For the Love of Ray J

TV review by
Kari Croop, Common Sense Media
For the Love of Ray J TV Poster Image
For the love of your kids, turn this sexed-up show off.

Parents say

age 9+
Based on 2 reviews

Kids say

age 2+
Based on 1 review

A lot or a little?

The parents' guide to what's in this TV show.

Positive Messages

Ray J claims to be looking for real love, but given the show's format, his intentions seem less than genuine. And the overall message? When 14 women are competing for the affection of one man, all bets -- and most of their clothes -- are off. There are a few women who refuse to play the stripper card, but they play the game in other ways.

Violence

There's some profanity-fueled verbal sparring. But women also participate in a challenge that has them fighting each other mano-a-mano in a boxing ring.

Sex

Most women rely on raw sex to attract Ray J -- from wearing skimpy clothing (like bikinis and lingerie) around the house to grinding seductively in his lap to sliding down into a split and gyrating their buttocks in his face. There's also a Web cam challenge in which the women "perform" for Ray J remotely in an attempt to impress and arouse him. On the show's official Web site, things only get worse. A bonus video titled "Meet the Ladies" has the feel of an amateur porn film, featuring three contestants who talk to an unseen cameraman about themselves in a sexually charged way. One refers to herself in the third person: "Coco Rain is just pure sexiness. Whatever you want in a woman is what Coco Rain is about. She's wild, and she's crazy. You know ... she'll just have sex in different places, other than the ordinary. Outside, you know, like in a park or somewhere I'm not supposed to be." Another is shown ironing a pink thong, and when the iron tips over, spilling water, she says, "Oh, look, my panties are getting all wet."

Language

Words like "sex" and "sexy" are used a lot -- along with "nipple," "sloppy seconds," and "whore" -- and there's plenty of bleeped language, too (namely "s--t" and "f--k"). There are also blurred-out shots of people throwing the middle finger.

Consumerism

Ray J is a multi-platinum recording artist, and shaping his persona is what this show is all about. His songs are prominently featured, and the show's Web site includes plenty of cross-promotional links.

Drinking, Drugs & Smoking

Alcohol of all sorts is readily available to everyone in the house, and one girl is shown drinking from a beer bong. Ray J also picks the ladies he'd like to keep by giving them a glass of champagne. One girl says, "Let's face it. I'm drunk right now."

What parents need to know

Parents need to know that older teens might want to check out this hip-hop flavored reality series that takes its cues from The Flavor of Love and Rock of Love with Bret Michaels and essentially functions as a commercial for Ray J and his music. But that doesn't mean they should. Iffy messages abound, and sexual content is heavy -- especially on the show's oft-touted Web site, where extra footage that was apparently too hot for television is posted for all to see. There's also plenty of drinking and strong language, although words like "s--t" and "f--k" are bleeped.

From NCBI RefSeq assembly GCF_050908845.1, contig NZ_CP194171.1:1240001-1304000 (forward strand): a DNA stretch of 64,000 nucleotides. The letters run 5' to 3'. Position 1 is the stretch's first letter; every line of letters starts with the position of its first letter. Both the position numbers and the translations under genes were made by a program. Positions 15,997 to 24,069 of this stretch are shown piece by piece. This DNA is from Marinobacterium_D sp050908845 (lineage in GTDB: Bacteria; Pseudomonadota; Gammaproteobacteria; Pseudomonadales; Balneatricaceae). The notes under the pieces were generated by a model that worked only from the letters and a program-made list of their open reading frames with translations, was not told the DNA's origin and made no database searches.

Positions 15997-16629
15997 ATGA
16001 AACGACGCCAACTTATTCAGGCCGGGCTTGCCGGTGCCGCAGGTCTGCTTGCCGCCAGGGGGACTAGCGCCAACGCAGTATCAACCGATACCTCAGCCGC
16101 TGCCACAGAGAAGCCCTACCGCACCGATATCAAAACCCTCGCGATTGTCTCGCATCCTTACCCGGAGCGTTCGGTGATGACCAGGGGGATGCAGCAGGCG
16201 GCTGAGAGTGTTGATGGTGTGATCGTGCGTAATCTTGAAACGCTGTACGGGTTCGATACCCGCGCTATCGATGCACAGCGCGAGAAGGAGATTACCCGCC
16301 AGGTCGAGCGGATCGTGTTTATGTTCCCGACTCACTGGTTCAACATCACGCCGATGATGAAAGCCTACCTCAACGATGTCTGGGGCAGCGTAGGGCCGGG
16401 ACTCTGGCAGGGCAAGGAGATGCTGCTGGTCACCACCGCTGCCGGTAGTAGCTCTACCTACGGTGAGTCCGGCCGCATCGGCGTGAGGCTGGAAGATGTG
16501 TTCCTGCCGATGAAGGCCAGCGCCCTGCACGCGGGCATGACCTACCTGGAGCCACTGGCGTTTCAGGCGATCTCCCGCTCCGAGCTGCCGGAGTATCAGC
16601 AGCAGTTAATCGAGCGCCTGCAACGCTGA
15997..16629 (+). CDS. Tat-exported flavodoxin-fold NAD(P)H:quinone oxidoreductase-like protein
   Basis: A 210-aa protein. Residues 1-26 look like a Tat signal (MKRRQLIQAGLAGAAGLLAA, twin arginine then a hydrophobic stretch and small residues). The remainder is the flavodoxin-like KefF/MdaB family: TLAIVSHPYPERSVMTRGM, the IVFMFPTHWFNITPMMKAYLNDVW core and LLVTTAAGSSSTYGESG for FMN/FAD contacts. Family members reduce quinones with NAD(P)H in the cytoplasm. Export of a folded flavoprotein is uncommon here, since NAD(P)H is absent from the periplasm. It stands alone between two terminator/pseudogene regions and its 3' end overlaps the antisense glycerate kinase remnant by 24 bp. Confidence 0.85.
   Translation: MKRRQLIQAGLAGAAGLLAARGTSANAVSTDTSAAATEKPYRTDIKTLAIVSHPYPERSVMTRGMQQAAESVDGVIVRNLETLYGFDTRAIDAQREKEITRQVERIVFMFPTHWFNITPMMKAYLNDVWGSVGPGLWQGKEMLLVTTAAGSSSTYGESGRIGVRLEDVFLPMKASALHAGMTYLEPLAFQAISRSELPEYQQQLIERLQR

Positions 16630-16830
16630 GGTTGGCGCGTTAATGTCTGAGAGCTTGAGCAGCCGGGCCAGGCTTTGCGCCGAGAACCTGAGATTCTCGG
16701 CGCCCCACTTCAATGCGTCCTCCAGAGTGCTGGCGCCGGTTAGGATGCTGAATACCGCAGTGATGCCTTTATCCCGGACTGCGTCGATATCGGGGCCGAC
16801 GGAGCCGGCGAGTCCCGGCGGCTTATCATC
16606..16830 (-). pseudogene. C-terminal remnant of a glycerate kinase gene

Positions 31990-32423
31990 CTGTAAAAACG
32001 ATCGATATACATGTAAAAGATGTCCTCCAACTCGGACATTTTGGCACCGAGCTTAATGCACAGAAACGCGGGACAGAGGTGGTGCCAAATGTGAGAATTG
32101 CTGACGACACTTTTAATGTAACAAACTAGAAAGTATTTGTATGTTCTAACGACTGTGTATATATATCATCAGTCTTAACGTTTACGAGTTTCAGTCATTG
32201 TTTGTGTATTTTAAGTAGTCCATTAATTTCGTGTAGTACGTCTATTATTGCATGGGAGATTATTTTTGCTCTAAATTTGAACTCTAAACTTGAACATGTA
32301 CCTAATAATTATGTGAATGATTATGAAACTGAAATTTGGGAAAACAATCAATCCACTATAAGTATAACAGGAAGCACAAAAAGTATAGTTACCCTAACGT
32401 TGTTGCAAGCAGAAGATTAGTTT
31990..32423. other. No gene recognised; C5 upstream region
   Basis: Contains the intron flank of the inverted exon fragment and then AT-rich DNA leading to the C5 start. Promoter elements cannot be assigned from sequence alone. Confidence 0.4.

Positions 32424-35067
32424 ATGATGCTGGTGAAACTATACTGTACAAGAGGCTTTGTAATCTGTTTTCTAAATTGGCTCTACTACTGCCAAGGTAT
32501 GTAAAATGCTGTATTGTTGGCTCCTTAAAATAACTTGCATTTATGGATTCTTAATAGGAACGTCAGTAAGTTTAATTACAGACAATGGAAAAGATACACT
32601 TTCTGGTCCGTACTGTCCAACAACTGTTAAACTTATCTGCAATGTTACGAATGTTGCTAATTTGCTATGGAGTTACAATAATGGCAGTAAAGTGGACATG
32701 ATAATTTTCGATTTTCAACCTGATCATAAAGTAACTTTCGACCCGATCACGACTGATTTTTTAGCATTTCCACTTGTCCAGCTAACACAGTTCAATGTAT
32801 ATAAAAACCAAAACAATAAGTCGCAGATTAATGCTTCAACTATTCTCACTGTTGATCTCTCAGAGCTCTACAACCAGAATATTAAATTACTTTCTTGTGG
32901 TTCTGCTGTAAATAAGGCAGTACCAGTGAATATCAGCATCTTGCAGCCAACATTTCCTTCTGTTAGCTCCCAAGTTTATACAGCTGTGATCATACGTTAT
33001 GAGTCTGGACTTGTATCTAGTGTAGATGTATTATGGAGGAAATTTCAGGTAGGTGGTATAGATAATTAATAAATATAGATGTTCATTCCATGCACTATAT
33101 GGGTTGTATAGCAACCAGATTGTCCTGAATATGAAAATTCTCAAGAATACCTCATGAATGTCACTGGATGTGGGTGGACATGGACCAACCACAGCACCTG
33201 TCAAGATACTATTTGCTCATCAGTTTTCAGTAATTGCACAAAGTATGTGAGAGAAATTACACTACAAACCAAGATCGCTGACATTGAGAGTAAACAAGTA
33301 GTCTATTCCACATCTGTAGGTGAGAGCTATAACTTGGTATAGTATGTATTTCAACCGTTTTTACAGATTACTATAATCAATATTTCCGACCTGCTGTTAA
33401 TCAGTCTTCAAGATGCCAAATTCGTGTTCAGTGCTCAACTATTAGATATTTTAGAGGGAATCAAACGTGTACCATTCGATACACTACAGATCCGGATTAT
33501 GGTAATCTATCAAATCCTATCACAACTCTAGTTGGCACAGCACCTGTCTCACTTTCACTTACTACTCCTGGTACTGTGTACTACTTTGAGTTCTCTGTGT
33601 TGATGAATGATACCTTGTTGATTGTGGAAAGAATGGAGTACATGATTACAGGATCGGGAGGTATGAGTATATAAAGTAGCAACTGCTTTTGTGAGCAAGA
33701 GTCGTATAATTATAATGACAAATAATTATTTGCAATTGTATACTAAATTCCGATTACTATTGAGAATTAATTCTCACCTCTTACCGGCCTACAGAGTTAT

User Reviews

  • Parents say
  • Kids say
Adult Written byThe JP Show May 25, 2009

BAD

This show is horrible. That is the word. Time for content. V(IFFY)Intense arguements.S(OFF)Very explect. L(IFFY)Moderate Profanty.
Adult Written byTeykia April 11, 2009

sooooooo watttttttttttttttttt

it is a show. Ray j can look for love however he wants to and that is his show, our tvs.we can watch whatever we want to because yall dont pay the bills.
Teen, 16 years old Written bystyle_queen February 28, 2009

i laugh

i love shopping

What's the story?

In this VH1 reality dating series, hip-hop star Ray J (the younger brother of R&B singer Brandy Norwood) is looking for true love -- or something that looks a whole lot like it -- with a little help from his platonic lady friend, Little B. After sorting through stacks of video applications, Ray J has whittled down a group of prospective girlfriends to 14, and now they're all living in a mansion and competing for his attention via a series of elimination-style challenges. Each week, new competitors are sent packing, and only one woman can win his heart.

Is it any good?

OK, so maybe you shouldn't expect too much from a young recording star who shot to fame thanks in part to an explicit sex tape he filmed with Kim Kardashian. But you should expect to be stunned by the sexually charged antics of this unoriginal reality series, which reinforces negative stereotypes about men and women.

Following an all-too-familiar formula, FOR THE LOVE OF RAY J isn't exactly offering anything new when it comes to entertainment -- just a brand-new crop of women who are willing to exploit themselves on camera for their own reasons. Some claim they're there for love, but in an age of reality-driven "romance," it's an increasingly bitter pill to swallow. VH1, make it stop.

Talk to your kids about ...

  • Families can talk about the women competing for Ray J's affections. Why do you think they might have been selected for the show? How many of them seem like they're in it for their 15 minutes of fame, and how many seem like they're looking for real love? And what about Ray J? Do you think his intentions are true? Why might he have agreed to star in a show like this?

TV details

  • Premiere date: February 2, 2009
  • Cast: Ray J
  • Network: VH1
  • Genre: Reality TV
  • TV rating: TV-14

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